2 min

My coming-out story

Raziel Reid as a baby with his mother, Mareena. Credit: Courtesy Raziel Reid

If you read this blog often, then you know I’m a big ol’ Madonna queen. As a confused and depressed 15-year-old, I tried to kill myself and found Madonna. She really helped shape my sexuality and was the driving force behind my coming out.

I’m what you might call an “obvious” gay. Everyone, especially my mother, knew I was gay from the time I was old enough to crawl into my sister’s closet and put on one of her skirts. Then there’s the childhood memory my father likes to share in front of company about the time when I was three years old and he thought he’d lost me. He couldn’t find me anywhere in the house or yard. It wasn’t long before he caught up with me, halfway down the street, stomping along in a pair of my mother’s pumps.

Despite these, er, signs, I didn’t confirm anything about my sexuality to my family until I was 18 years old. Of course, when I was 14 I played the bisexuality card with my friends (who didn’t?), and by the time I was 17 most of them knew I had taken the leap into full-fledged homosexuality. I was too insecure to be out in school, although my cover-up and lipgloss were kind of revealing, despite my insistence that I was au-naturel. “I have good genes, asshole.”

It took me a while to work up the courage to walk into the kitchen and tell my mom I was gay. I knew she already knew and didn’t care. She’s always been progressive and accepting. And I guess that was a part of why I didn’t want to tell her. I didn’t want to tell anyone, because I didn’t want to hear them say, “Duh.”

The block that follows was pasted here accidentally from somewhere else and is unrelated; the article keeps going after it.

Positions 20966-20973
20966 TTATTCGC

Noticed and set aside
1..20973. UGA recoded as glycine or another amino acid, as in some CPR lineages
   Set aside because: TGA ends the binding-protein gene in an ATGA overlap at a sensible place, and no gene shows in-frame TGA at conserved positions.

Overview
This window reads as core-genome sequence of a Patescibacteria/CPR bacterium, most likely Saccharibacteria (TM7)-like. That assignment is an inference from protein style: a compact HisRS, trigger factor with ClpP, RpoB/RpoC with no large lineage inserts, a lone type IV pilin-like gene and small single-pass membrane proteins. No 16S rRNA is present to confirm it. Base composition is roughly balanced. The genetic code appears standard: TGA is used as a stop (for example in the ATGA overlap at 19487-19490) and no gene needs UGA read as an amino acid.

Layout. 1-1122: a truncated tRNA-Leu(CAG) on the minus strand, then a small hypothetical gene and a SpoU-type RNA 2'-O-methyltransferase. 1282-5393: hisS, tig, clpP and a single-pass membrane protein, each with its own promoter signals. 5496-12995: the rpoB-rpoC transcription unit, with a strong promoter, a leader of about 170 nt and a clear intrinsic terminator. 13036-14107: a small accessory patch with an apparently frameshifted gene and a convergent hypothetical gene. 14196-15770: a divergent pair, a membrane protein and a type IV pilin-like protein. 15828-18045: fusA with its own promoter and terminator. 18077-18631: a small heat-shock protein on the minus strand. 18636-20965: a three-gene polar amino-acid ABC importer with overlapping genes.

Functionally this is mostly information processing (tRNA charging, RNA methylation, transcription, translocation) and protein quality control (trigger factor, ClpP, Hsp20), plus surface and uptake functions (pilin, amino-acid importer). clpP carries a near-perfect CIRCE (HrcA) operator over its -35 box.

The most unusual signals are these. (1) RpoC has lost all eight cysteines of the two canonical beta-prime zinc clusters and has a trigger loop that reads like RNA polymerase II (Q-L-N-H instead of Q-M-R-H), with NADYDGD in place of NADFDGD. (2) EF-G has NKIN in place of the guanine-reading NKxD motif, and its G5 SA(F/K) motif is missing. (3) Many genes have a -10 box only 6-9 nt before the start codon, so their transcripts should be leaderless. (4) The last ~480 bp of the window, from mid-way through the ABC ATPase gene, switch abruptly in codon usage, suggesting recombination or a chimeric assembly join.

I was in my room watching some show on Much More Music about gay musicians, and a switch in my brain flicked on. When they started talking about Madonna and her various rumoured lesbian liaisons and affinity for the gay community, I realized something profound that has shaped my life ever since: being gay is fucking fabulous. The people they talked about on the show, from Madonna to Freddie Mercury to Boy George, were my biggest influences and, in my opinion, some of the coolest people on Earth. It dawned on me then, like a rainbow epiphany — being gay is cool. Gay people are cool. You might even say the coolest.

I took a deep breath and without really thinking, going solely on instinct and adrenaline, walked into the kitchen and asked my mother, “Why don’t straight people have to come out as straight to their family but gay people have to come out as gay?”

She continued washing a dish and explained that we live in a world where most people are straight, so if you’re in the minority that isn’t, it’s up to you to tell people.

“Well,” I said, “you’ve probably known my whole life, but I’m gay.”

She smiled and without missing a beat said, “I have known your whole life and often wondered why you didn’t feel you could tell me.”

When I went back to my room I asked myself the same thing and realized that my being closeted was really just an example of my shallowness. I didn’t care if people thought I was gay. I just cared if people thought I was uncool.

And as clips from Madonna’s “Erotica” video flashed on my television screen, I knew once and for all that I had nothing to worry about.